News from the American Go Association

October 10, 2005
Volume 5, #88

In This Issue:

LATEST GO NEWS: Liu Tops In Hoboken; $50K Up For Grabs In N.A. Oza; Go News Debuts On Website; Three-Way Tie In Euro Women's Championship; Macfadyen Takes British Championship Again; Free Software For Challengers; Corrections & Updates
THE TRAVELING BOARD: Report from Kyoto
THE PLAYING LIFE: Accept Your Handicap


LIU TOPS IN HOBOKEN: Andy Liu 7d swept all four games to top the September 25 Hoboken Fall Ratings tournament. "Whatever else you want to say about this tournament, you won't find a playing site with a better view" boasts organizer Larry Ru ss, who reports that 52 players turned out at the Stevens Institute, where the tournament was held in a spacious playing room overlooking the Hudson River and Manhattan skyline. "This tournament was remarkable for the absence of dropouts: every round had 25 tables paired," says Russ. An analysis room provided the younger players with a venue for between-round activities, some of which were go-related. The tournament was directed by Steve Bretherick and Chuck Robbins, "ably assisted by Tiffany Wu who scouted out the status of unfinished games and also tested that Minesweeper was working properly on the TD's laptop," reports Bretherick.
       OPEN SECTION: 1st: Andy Liu, 4-0; 2nd: Zhaonian Chen, 3-1; 3rd: Jason Gu 2-2; SECTION B: 1st: Steven Wu, 4-0; 2nd: Yi Wang 3-1; 3rd: Lionel Zhang 2-2; SECTION C: 1st: Christopher Kiguchi, 3-1; 2nd: Ed Downes 2-2; 3rd: Sal Gionfriddo 2-2; SECTION D: 1st: Clayton Wilkie, 4-0; 2nd: Kevin Shang 3-1; 3rd: Zhongxia "Ricky" Zhao 2-2; SECTION E: 1st: Xiaowei Sun, 4-0; 2nd: Jasmine Yan 3-1; 3rd: Nathan Borggren 3-2; SECTION F: 1st: Sean He, 4-0; 2nd: Thibault Berger 3-1; 3rd: Tiffany Wu 2-2, Eric Wu 2-2.

$50K UP FOR GRABS IN N.A. OZA: High-level players will vie for top prizes of $2,500 at each location when they compete in New York and Las Vegas next January at the Third North American Toyota/Denso Oza Tournament, the highest cash prize in North America, according to AGA President Michael Lash. "This year, Toyota and Denso Corporations have increased their financial support to a total of $50,000, so we have adjusted the top prizes accordingly," Lash tells the E-Journal. He also noted that the runner-up prize of $1,500 is a record as well, and there will be significant cash prizes at all levels. For details go to Players will also win transferable credit toward t he 2006 US Go Congress, and there will be "Fighting Spirit" prizes for everyone who finishes all rounds. Organizers Roy Laird in New York and Ray Kukol in Las Vegas are in the final stage of negotiations with the venues as we go to press. Watch for announcements of final plans soon!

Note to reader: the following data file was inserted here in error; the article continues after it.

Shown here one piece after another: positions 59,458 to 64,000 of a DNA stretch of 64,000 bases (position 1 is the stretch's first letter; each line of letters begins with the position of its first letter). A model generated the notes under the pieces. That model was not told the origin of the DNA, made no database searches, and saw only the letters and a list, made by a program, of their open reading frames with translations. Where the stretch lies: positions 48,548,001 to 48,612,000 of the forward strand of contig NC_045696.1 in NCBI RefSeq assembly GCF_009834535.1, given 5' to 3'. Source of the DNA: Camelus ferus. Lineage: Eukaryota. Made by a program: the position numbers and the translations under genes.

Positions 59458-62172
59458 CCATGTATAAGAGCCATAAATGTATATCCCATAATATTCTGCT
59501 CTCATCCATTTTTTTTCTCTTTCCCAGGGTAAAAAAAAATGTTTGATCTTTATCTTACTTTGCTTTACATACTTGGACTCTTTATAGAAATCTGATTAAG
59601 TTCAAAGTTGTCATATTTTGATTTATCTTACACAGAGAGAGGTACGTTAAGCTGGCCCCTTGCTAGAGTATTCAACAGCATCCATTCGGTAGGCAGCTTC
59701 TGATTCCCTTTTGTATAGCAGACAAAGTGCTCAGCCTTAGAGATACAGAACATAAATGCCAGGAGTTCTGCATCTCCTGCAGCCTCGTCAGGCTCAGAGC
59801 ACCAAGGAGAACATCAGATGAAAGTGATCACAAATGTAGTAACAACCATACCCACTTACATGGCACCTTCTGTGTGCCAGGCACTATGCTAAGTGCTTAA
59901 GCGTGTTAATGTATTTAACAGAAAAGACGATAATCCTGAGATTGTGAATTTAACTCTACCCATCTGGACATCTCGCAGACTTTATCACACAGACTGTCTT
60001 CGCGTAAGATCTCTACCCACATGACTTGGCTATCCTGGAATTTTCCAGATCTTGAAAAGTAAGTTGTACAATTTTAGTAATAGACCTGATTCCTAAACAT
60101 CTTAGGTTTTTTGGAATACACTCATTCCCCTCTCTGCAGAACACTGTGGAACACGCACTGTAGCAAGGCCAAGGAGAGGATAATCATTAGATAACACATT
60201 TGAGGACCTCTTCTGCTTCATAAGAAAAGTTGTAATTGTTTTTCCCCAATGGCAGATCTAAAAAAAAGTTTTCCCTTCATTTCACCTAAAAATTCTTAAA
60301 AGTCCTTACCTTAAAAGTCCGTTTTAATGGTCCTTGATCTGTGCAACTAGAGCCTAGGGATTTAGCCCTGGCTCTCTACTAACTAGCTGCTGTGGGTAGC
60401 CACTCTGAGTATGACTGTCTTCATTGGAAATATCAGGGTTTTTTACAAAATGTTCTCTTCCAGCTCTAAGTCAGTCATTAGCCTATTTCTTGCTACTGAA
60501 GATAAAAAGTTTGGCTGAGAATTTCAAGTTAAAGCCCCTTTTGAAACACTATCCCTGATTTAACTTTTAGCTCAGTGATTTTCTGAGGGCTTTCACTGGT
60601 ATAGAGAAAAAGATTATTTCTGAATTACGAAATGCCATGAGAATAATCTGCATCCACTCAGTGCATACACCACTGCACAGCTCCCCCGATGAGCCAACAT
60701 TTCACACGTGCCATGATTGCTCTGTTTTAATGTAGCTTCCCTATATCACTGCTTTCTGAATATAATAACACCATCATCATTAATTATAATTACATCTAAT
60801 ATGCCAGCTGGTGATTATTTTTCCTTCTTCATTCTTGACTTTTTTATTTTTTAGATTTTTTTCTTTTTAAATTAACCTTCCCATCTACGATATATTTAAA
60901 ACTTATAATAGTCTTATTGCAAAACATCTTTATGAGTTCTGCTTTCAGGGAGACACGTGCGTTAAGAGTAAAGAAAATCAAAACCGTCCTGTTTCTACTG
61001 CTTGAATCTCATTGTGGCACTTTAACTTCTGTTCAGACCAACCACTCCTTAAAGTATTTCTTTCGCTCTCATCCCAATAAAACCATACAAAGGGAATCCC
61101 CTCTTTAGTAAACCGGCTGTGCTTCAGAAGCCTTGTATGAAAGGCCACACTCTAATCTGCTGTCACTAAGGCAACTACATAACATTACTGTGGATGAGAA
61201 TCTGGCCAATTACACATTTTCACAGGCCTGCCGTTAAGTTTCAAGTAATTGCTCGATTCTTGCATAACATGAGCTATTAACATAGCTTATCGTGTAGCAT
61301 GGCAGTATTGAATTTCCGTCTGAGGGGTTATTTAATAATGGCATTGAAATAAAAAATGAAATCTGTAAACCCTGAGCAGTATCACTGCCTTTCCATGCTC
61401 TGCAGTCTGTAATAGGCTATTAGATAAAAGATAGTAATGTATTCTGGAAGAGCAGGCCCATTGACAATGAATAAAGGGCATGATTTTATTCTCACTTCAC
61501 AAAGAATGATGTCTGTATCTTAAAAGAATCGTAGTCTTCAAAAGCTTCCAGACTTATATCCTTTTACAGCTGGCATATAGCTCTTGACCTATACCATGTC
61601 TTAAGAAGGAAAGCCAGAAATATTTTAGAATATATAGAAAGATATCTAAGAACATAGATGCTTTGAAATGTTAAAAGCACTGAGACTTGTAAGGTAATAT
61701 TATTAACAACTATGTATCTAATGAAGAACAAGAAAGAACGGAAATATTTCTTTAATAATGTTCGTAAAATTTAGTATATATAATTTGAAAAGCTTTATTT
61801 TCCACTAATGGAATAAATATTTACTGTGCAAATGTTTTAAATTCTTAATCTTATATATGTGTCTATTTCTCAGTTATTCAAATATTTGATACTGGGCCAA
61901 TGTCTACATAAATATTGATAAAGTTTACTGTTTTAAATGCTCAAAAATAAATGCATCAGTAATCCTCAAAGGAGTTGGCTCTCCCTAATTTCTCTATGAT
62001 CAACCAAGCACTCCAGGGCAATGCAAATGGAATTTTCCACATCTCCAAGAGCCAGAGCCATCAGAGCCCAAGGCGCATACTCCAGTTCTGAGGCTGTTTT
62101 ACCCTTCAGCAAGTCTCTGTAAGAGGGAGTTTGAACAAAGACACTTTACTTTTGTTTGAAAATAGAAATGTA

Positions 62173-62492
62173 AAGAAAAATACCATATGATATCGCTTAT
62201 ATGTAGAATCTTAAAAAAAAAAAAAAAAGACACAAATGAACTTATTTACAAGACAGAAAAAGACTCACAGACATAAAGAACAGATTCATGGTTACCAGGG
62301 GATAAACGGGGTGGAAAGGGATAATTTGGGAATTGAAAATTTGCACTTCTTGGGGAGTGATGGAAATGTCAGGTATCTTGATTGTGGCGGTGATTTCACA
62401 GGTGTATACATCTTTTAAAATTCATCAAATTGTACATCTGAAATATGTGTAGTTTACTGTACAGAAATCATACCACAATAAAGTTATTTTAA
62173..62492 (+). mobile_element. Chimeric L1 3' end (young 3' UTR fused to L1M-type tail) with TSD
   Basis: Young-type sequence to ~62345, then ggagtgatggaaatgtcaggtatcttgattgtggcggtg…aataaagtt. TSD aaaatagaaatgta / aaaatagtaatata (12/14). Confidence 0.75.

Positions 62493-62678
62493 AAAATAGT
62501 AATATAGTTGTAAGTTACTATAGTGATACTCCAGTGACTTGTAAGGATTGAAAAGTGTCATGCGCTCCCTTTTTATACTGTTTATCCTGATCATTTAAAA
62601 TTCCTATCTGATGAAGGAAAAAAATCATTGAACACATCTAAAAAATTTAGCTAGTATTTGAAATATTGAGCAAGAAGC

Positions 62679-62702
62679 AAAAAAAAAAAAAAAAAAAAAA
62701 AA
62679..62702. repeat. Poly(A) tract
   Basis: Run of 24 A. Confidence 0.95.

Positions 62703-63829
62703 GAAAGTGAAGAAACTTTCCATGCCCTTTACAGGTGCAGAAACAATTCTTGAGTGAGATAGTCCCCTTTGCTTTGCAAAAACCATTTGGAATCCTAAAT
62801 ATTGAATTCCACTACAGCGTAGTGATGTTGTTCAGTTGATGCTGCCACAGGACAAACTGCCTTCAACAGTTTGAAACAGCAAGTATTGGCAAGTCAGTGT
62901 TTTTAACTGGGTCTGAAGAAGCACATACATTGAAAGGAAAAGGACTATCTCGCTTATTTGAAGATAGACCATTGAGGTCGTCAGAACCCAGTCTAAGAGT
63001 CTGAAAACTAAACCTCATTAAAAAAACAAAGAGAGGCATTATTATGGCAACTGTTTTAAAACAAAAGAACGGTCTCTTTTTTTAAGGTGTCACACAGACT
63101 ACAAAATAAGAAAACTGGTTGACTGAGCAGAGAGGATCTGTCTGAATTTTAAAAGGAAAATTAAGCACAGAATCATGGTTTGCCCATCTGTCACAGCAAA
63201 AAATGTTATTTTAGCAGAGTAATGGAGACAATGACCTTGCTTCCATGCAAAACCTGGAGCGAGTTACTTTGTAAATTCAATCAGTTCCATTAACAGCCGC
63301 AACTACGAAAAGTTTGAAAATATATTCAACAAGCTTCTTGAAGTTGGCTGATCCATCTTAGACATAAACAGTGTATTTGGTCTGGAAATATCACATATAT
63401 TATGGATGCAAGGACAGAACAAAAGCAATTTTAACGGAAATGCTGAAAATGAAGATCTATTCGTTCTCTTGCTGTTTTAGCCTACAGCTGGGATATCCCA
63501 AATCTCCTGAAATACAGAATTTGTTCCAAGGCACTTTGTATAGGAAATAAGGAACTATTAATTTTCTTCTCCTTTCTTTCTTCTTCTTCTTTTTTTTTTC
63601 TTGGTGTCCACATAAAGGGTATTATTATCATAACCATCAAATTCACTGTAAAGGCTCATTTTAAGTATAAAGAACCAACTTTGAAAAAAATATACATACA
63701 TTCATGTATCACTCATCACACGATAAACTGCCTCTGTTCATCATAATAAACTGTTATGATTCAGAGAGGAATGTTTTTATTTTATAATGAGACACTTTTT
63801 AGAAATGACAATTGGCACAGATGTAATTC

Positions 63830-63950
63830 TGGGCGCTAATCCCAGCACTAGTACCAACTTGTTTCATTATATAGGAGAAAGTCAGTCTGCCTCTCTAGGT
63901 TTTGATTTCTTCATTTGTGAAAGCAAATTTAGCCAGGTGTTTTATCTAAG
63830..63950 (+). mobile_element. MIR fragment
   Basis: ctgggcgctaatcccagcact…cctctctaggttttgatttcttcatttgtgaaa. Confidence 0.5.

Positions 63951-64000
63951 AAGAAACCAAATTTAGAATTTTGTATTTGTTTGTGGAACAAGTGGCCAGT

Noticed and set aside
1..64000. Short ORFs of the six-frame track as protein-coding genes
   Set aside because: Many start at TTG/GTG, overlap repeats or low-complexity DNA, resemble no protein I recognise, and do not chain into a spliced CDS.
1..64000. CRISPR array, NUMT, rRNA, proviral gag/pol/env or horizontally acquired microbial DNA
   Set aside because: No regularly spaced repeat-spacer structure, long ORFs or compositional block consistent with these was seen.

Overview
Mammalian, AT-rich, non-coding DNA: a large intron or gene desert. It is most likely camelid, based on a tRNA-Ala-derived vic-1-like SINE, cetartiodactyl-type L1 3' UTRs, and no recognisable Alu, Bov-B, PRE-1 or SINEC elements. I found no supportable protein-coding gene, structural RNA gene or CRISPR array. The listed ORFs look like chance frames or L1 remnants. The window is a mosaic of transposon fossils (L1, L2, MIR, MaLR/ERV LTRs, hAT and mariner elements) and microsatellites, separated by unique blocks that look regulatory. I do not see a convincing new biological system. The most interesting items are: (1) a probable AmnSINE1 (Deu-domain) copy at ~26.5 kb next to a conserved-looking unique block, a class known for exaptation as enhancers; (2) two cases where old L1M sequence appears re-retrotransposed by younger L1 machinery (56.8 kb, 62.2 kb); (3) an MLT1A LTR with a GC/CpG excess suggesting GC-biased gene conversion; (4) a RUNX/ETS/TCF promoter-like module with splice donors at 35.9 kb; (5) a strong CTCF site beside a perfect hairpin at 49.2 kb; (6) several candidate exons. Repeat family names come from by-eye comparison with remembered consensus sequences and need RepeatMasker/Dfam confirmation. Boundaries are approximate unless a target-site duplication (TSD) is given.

GO NEWS DEBUTS ON WEBSITE: Latest go news from across the country and around the world is now available online at  In addition to the reports in the twice-weekly E-Journal, the site will feature up-to-date go news and photos. "This enables us to post breaking news as it happens between editions," says E-Journal Managing Editor Chris Garlock. "For example, news, photos and games from the upcoming Texas Open (October 29-30) will be posted 'live' on this page, just as we did during the U.S. Go Congress." Send your news, photos and suggestions to

THREE-WAY TIE IN EURO WOMEN'S CHAMPIONSHIP: Twenty-four women participated in the European Women's Goe Championship in Leipzig, Germany September 29th to October 2nd. In an unexpectedly hard-fought contest, three players ended up tied for first. The biggest surprise was Rita Pocsai 4d of Hungary beating the Russian pro Svetlana Shikshina. Pocsai was then defeated by Zhao Pei 6d of Germany, and these three ended up with identical scores of 4-1. Three players were 3-1: Manuela Lindemeyer 3d of Germany, Martina Simunkova 1d of the Czech Republic, and Daniela Trinks 3d of Germany. Also winning four games were Ulrike Schmidt 4k, Annika Wille 9k, and Sophie Baschinski 11k, all of Germany.

MACFADYEN TAKES BRITISH CHAMPIONSHIP AGAIN: Matthew Macfadyen 6d of Leamington has retained the British Championship, defeating challenger Des Cann 5d of Milton Keynes 3-0. This is the twenty-first time that Macfadyen has held this championship. He has played in the championship match every year since 1978, when he f irst won it, except for 1987. 2005 was his ninth victory in a row. Only three other players have been the British Champion since 1978: Terry Stacey in 1985 and 1986, Piers Shepperson in 1987, and Zhang Shutai from 1993 through 1996.

FREE SOFTWARE FOR CHALLENGERS: Want to get stronger? The 2006 Shodan Challenge is here to help! Next month we'll raffle off a free copy of the powerful SmartGo software to participants in the 2006 Challenge! Open to players of all strengths, the Challenge now has five Divisions: the 20-kyu Challenge, for beginners; the 10-kyu Challenge for 11-20k players; the 5-kyu Challenge for 6-10k players, the Shodan Challenge for 5-1k players and the 5d Challenge for 1-4d players. Challengers publicly accept the challenge of trying to achieve a specific goal by next year's U.S. Go Congress August 12-20 in Black Mountain, North Carolina. The E-Journal is tracking the progress of each Challenger and will provide special incentives and assistance, includ ing free game analyses, books and software like SmartGo, a tool to play, record, replay, analyze, annotate, and print go games that includes a collection of over 30,000 professional go games and more. Make a move to improve! For more details on how to qualify for the Challenge, email us today at